Depressive Realism

marvin

Depressive realism is the proposition that people with depression actually have a more accurate perception of reality, specifically that they are less affected by positive illusions of illusory superiority, the illusion of control, and optimism bias.

The concept refers to people with borderline or moderate depression, suggesting that while non-depressed people see things in an overly positive light and severely depressed people see things in overly negative light, the mildly discontented grey area in between in fact reflects the most accurate perception of reality.

Studies suggest that depressed people appear to have a more realistic perception of their importance, reputation, locus of control, and abilities than those who are not depressed. People without depression may be more likely to have inflated self-images and look at the world through ‘rose-colored glasses,’ thanks to cognitive dissonance elimination and a variety of other defense mechanisms.

This does not necessarily imply that a specific happy person is delusional nor deny that some depressed individuals may be unrealistically negative. What’s more, some studies suggest just the opposite, that mentally healthy people actually have fewer positive illusions and illusions in general than depressed ones. One study found that all forms of illusion, positive or not, were associated with higher depressive symptoms.

The French philosopher Voltaire’s classic 1759 novella ‘Candide: Or, Optimism’ deals with this subject and can be considered an early exploration of this psychological phenomenon. The story is an attack on Leibniz’s optimistic theory that ours is the greatest of all possible worlds, a philosophy that is espoused by the character of Professor Pangloss even though the events around him are presented as unambiguously awful.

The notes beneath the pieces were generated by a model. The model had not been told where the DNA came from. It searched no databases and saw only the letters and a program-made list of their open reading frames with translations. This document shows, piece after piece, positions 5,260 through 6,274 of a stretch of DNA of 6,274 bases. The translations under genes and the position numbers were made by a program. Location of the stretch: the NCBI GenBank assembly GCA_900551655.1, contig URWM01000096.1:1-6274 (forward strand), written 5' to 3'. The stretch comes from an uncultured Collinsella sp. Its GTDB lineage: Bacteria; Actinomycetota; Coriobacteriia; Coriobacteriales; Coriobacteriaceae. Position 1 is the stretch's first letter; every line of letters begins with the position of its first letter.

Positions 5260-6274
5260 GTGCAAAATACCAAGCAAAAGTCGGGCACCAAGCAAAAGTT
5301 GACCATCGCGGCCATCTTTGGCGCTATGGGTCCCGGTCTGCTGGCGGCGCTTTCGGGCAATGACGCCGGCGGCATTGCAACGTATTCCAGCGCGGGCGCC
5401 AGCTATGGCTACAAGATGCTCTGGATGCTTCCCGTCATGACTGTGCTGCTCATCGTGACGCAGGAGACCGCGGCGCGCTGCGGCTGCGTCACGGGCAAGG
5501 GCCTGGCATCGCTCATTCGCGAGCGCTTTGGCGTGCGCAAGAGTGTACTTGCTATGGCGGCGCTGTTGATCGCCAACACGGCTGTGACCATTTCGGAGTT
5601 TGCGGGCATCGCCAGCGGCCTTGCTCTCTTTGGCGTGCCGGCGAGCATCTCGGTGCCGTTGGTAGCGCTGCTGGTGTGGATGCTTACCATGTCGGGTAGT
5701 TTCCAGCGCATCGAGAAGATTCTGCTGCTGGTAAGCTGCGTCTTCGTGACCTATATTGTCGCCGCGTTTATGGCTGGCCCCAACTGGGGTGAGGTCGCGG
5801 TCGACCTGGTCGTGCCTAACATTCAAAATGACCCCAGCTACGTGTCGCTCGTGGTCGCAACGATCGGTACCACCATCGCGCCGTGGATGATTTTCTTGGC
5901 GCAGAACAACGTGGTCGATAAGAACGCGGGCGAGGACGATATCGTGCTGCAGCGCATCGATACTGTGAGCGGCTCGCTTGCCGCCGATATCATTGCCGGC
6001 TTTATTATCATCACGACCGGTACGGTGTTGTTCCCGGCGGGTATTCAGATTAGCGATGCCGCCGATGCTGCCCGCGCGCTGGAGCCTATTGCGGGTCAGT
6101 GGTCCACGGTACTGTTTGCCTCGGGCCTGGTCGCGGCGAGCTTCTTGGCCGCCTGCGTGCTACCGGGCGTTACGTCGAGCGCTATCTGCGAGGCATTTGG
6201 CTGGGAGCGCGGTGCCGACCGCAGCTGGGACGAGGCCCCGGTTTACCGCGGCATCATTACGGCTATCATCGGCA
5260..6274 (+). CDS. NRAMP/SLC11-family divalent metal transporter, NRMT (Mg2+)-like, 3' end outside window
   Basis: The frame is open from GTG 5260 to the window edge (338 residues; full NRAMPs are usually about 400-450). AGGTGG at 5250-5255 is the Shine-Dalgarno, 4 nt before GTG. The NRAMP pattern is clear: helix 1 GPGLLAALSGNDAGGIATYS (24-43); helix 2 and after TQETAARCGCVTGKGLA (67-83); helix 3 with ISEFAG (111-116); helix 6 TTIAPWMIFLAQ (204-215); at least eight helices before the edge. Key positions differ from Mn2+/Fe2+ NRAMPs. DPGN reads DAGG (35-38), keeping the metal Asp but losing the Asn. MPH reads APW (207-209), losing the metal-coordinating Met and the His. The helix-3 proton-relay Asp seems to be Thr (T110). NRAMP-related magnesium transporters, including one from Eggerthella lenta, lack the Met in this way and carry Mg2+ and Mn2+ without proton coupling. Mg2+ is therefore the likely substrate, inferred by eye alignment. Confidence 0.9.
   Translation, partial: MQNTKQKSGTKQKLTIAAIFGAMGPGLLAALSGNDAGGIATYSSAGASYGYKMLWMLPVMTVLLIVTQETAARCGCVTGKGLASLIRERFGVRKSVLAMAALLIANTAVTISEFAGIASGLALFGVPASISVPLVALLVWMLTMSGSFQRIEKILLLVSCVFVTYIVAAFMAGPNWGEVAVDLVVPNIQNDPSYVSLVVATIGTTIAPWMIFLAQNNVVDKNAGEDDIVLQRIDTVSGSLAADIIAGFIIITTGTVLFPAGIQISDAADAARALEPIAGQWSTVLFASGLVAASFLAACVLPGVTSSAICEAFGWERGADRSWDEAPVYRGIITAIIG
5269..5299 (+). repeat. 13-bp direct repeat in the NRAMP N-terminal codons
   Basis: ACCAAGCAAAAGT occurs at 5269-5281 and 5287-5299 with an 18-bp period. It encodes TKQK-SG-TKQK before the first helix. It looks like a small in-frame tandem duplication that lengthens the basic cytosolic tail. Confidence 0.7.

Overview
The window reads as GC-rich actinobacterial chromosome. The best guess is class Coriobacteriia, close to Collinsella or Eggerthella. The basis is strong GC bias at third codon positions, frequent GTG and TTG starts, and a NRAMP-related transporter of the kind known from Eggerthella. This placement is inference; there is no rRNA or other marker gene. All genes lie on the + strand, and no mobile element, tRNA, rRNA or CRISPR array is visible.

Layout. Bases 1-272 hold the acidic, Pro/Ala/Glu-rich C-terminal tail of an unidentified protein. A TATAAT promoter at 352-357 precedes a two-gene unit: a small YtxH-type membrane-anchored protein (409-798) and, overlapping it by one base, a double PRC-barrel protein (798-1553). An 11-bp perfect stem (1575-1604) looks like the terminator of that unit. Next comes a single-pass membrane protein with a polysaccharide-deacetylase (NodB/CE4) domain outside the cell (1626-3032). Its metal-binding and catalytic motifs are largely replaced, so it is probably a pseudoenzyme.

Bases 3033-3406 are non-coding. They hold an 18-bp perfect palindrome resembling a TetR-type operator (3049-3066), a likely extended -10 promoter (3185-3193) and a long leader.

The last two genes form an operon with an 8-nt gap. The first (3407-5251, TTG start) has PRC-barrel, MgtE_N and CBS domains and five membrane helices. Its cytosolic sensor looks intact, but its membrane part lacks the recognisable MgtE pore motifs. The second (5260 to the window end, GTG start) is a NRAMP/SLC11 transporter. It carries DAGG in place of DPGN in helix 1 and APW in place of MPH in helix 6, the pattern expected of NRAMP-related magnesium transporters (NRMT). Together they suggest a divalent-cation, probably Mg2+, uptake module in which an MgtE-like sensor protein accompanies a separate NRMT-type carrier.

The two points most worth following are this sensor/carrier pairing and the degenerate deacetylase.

Much of the humor in the story comes from Pangloss’s rationalizations of these miserable and cataclysmic events as he will not admit that even the worst forms of individual human suffering are not all for the best. His position is counterpointed later in the book by the character of Martin, a more depressive character whose pessimistic philosophy may not be any better for getting along with life, but his viewpoint is certainly the least deluded as to the reality of the world around him.

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